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4 Tips to Avoiding Affiliate Fraud

Aug 17, 2007
As long as there are internet businesses, there will be people trying to steal your income. Affiliate theft and fraud are on the rise. More than ever merchants need to monitor the actions of their affiliates and arm themselves against fraud. Especially if you consider that the FTC is now making merchants responsible for the action of their affiliates. While good affiliates can make you money, naughty ones can cost you a lot.

The first action to take is to find out what type of frauds your affiliates may be capable of. Below are a few examples.

Typosquatting: Also know as URL hijacking. Typosquatters register several variations of a high traffic domain names and then sign up for that same merchants affiliate program to sell them what should have been their own traffic.

Spammers: Affiliates who send unsolicited e-mails featuring a net marketers product, this can essentially tarnish the product. Spammers also make it difficult for the legitimate e-mailers to separate themselves. In many cases complaints have gotten the merchant's domain on blacklists.

Fraudulent and Fake Transactions: This can be in the form of the fraudster creating scripts to generate phony clicks, leads, or transactions. Or they may sign up as affiliates and then make large purchases uusing a stolen credit card.

Malware: Some affiliates use adware that is inadvertently installed on a person's computer is designed to steal traffic from legitimate affiliates by replacing their links with new ones. Thus legitimate affiliates don't get paid and eventually move on.

Once you are aware of the types of frauds out there, you will want to screen all your affiliate. Yes, you may have hundreds or even thousands of people signing up for your affiliate program, but among these may be unserious hobbyists, spammers and sophisticated con artists. It is important to weed people out in order to be left with serious marketers. You can not afford to be lazy.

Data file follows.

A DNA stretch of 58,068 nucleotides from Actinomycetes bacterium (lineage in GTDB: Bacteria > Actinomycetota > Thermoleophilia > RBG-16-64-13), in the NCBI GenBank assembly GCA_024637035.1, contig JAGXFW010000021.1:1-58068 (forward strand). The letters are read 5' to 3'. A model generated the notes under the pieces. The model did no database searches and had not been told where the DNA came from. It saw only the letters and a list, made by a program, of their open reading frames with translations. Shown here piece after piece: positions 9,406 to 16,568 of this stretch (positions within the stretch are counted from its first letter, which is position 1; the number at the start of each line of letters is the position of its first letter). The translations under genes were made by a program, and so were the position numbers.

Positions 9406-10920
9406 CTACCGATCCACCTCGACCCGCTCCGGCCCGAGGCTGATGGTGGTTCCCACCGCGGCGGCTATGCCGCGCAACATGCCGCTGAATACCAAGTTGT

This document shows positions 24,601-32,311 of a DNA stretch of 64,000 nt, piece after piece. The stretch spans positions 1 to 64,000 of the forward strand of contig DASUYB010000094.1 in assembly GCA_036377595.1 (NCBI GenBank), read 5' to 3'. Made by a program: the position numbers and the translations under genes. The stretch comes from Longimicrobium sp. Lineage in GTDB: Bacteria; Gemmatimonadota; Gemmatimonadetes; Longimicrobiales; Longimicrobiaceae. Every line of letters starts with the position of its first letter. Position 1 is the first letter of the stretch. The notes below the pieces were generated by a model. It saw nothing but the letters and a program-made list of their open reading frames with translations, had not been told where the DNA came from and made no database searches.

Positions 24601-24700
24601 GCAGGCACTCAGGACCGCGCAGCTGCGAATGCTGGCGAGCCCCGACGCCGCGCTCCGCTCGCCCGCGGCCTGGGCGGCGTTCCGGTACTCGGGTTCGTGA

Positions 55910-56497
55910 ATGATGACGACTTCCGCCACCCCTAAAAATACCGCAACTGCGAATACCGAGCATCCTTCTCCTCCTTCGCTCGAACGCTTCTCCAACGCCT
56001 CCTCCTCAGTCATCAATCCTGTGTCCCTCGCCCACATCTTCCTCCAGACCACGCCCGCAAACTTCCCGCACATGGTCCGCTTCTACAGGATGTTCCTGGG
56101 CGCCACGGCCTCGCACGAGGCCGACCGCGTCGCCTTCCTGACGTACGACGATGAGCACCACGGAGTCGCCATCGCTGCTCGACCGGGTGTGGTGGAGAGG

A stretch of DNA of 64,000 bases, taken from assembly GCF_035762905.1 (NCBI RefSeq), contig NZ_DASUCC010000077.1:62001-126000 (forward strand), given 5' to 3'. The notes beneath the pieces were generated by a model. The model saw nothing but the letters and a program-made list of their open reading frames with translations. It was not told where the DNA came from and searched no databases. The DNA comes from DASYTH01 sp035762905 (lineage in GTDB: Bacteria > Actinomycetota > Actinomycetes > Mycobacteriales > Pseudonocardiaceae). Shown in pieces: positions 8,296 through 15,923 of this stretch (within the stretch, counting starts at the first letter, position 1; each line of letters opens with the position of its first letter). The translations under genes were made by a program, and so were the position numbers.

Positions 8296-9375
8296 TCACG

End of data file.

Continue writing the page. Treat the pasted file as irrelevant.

Below are some screening tips.

1. All affiliates must have an active website. A lack of one may mean theyre spammers

2. The affiliate site content must relate to your products and services. Having back links that do not relate to your site can harm your search engine ranking.

3. The site should be optimized with content.

4. Make sure your affiliates understand the policies surrounding the use of content from your site.

Most importantly you must communicate with your affiliates. A new product is not needed as an excuse to contact them; often a quick note to see how their doing, if they need anything, and to check up on them works fine.

The important thing is that you know what they are doing, how they are performing and what means they are using to make sales. You may feel as if you are annoying them but this is your business, the more control and organization you have the better you'll do.
About the Author
Jeff Casmer is an award winning entrepreneur, keynote speaker, and internet marketing consultant with career sales over $25,000,000. His "Top Ranked" Work at Home Directory gives you all the information you need to Earn Money in the 21st century.
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